Raphael House: A Place of Welcome

By Maria Nash

Raphael House — a place of welcome for homeless families in San Francisco — was founded in 1971 by a community in which all members dedicated themselves to Christ with vows of poverty, humility, chastity, obedience and purity. In 1988 the community embraced Orthodox Christianity and ten years later joined the canonical Orthodox Church. Our base is a former hospital built in 1908.

What is Raphael House? It is meals made from scratch. It is a lot of songs. It is the absence of television — but one video a week for the parents, and one for the children. It is arts and crafts for the adults led by Sue.

Raphael House is prayers in the morning. It is Divine Liturgy in the chapel. It is people who love God in the Orthodox Church and people who love God in other churches or in no church at all. It is prayer for others. It is prayer alone.

Raphael House is love and understanding. It is rules and structure. It is arts and crafts for the children. It is the after-school program. It is children’s smiling faces. It is children running, yelling and playing on the roof. It is babies screaming in the dining room. It is field trips for the children to see the elephant seals at Ano Nuevo.

Raphael House is order and beauty. It is three-month reviews. It is casework. It is a family’s plan to save money and find a home. It is the budgeting workshop. It is quick greetings in the hallways. It is being on the dish team after a meal for 65.

Raphael House is all the brothers and sisters who volunteered their love and their lives there. It is many people doing many small things for other people. It is writing thank-you letters to donors. It is writing grant proposals. It is giving tours to our many visitors. It is writing and mailing newsletters.

Raphael House is frustration and sadness followed by hope and progress. It is training volunteers. It is making small steps and growing. It is a child getting a certificate from their school for excellence in math. It is child development classes. It is the annual children’s art exhibit — new beautiful art adorning the halls. It is St. Nicholas’ helper visiting the children on St. Nicholas Day and telling them about one thing they do really well, and one thing that could use improvement.

Raphael House is live-in staff getting married. It is live-in staff moms having babies. It is live-in staff going off to seminary — and coming back. It is live-in staff going to all the various Orthodox churches in the city. It is having a conversation with a neighborhood senior. It is finding a treasure in the thrift store. It is hosting seniors for Christmas brunch and Thanksgiving dinners.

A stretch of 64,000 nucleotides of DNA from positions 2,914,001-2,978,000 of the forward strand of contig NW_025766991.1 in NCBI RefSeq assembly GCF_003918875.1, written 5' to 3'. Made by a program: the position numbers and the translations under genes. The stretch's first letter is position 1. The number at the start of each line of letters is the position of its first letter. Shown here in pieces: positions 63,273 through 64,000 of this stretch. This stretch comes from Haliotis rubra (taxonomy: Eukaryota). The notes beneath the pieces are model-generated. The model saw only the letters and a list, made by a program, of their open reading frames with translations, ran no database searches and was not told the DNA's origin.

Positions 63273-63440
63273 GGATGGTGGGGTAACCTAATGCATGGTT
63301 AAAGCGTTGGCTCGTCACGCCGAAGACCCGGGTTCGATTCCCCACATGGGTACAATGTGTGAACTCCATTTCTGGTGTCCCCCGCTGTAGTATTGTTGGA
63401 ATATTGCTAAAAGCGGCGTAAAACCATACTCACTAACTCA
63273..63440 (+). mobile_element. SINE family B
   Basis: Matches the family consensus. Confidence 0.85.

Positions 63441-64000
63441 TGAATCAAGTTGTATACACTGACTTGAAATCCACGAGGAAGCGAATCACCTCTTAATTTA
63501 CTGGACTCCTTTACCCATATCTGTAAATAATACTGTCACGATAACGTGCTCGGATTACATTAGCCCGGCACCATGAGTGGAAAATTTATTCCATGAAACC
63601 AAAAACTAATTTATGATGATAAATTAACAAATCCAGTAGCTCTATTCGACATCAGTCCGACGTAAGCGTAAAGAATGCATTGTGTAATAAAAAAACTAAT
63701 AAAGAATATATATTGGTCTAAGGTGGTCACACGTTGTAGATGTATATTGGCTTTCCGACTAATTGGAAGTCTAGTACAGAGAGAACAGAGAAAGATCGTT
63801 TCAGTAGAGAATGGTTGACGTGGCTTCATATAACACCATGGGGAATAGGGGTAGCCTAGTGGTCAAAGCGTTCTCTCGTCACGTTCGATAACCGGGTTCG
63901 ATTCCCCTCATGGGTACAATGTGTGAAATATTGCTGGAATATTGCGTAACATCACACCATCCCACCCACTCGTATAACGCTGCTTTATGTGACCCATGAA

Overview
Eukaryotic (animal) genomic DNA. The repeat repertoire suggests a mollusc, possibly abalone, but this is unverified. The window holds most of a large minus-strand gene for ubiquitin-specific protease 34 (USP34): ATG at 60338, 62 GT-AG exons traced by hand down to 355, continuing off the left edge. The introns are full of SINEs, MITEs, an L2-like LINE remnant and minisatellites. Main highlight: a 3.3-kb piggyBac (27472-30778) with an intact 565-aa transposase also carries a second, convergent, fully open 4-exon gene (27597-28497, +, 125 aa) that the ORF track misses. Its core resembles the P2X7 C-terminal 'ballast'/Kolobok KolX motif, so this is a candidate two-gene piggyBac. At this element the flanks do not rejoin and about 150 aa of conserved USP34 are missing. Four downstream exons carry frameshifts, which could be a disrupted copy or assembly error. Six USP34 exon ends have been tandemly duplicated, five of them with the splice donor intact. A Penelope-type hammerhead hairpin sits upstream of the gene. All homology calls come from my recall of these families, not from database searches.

Raphael House is volunteers coming to cook dinner. It is friends bringing homegrown food and flowers to us every week during the spring and summer from Sonoma County. It is board meetings.

Raphael House is families moving in and families moving out. It is families coming back and volunteering. It is families coming back to celebrate July 4th with us in Golden Gate Park. It is family members joining the staff. It is resident moms having babies. It is family members doing chores.

Raphael House is resident moms sewing Christmas stockings for each of their children.

Raphael House is bedtime stories and angel candle processions each night for the small children.

Raphael House is opening the front door.

These are glimpses of what combines to make Raphael House and how it has developed to serve the parents and children who come to us for shelter and help — from social work and arts and crafts, to the feeling of safety that the live-in staff brings. Crisis is met by beauty and order and the predictable structure of the day, week and year that is marked by celebrations of holy days and seasons.

In contrast to the stereotypical image of a homeless shelter as a cot-lined warehouse, many people are amazed when they see what a welcoming, clean and orderly place Raphael House is. The calming environment combined with well-honed programs proves a strong antidote to a family’s crisis situation.

Staying with us stay an average of three months, but some six months, and even a year, most are referred by a local agency that serves homeless families. The atmosphere tends to soften their faces and their hearts. In the brief time families live with us, we become a community, sharing in meals and daily chores.

Although they are welcome, family members do not usually participate in our prayer services. While maintaining membership in several of the Orthodox Churches in San Francisco, live-in staff and volunteers have a daily schedule of prayer, with the celebration of the Divine Liturgy twice monthly.

On a recent morning at breakfast time, Santa Lucia came to visit. Wearing a long white dress and crowned with a wreath of pine bows and lit candles, she processed through the house handing out freshly made buns. A small band followed behind her singing:

Night goes on silent steps, round house and cottage,

O’er the earth the sun forgot, dark shadows linger,

Then on the threshold stands, white clad in candlelight,

Santa Lucia! Santa Lucia!

Through the intercession of St. Lucy, the Holy Archangels and all the saints, it is our prayer that families receive hope and healing along with the means to move into their new home.

Maria Nash is a second-generation staff member of Raphael House. Her parents, Father Nicholas and Matuschka Barbara Letten, worked at this Raphael House in the 1970s. As live-in staff members, Maria and her husband, Isaac Nash, have a combined 14 years of service at this shelter. Isaac is a cook and Maria helps with foundation and corporate fund-raising efforts. The Raphael House address is 1065 Sutter St., San Francisco, CA 94109; tel (415) 474- 4621; web: www.raphaelhouse.org. Note there is another Raphael House in Portland, Oregon.